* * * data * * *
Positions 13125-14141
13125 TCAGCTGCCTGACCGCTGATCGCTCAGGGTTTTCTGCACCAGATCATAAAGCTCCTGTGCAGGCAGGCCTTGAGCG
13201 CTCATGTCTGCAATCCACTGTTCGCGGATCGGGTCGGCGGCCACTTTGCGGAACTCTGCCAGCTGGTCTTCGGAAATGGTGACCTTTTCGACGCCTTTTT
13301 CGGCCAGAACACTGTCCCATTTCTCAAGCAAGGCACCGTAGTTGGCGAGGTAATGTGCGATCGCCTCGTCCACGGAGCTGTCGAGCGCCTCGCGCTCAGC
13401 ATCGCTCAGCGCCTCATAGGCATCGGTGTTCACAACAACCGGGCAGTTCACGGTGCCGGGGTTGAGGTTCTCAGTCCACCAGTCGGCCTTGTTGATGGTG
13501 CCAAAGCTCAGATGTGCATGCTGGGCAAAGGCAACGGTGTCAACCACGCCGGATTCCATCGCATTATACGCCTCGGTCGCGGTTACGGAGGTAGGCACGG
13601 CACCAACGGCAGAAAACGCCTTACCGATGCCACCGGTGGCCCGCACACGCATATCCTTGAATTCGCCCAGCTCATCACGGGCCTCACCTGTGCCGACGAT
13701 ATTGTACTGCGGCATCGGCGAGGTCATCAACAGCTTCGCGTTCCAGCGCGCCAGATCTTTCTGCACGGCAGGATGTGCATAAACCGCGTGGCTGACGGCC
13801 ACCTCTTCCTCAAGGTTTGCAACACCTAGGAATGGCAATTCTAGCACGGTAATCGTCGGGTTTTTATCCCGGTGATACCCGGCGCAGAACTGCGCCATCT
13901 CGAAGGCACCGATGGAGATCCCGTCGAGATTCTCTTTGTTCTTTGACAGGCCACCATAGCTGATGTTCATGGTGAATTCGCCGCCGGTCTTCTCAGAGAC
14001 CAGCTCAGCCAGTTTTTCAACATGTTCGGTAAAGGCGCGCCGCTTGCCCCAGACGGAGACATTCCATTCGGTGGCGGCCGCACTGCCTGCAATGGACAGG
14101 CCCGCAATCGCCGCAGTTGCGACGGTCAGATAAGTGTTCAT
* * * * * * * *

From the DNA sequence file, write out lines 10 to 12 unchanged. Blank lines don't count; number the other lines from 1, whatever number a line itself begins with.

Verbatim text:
13901 CGAAGGCACCGATGGAGATCCCGTCGAGATTCTCTTTGTTCTTTGACAGGCCACCATAGCTGATGTTCATGGTGAATTCGCCGCCGGTCTTCTCAGAGAC
14001 CAGCTCAGCCAGTTTTTCAACATGTTCGGTAAAGGCGCGCCGCTTGCCCCAGACGGAGACATTCCATTCGGTGGCGGCCGCACTGCCTGCAATGGACAGG
14101 CCCGCAATCGCCGCAGTTGCGACGGTCAGATAAGTGTTCAT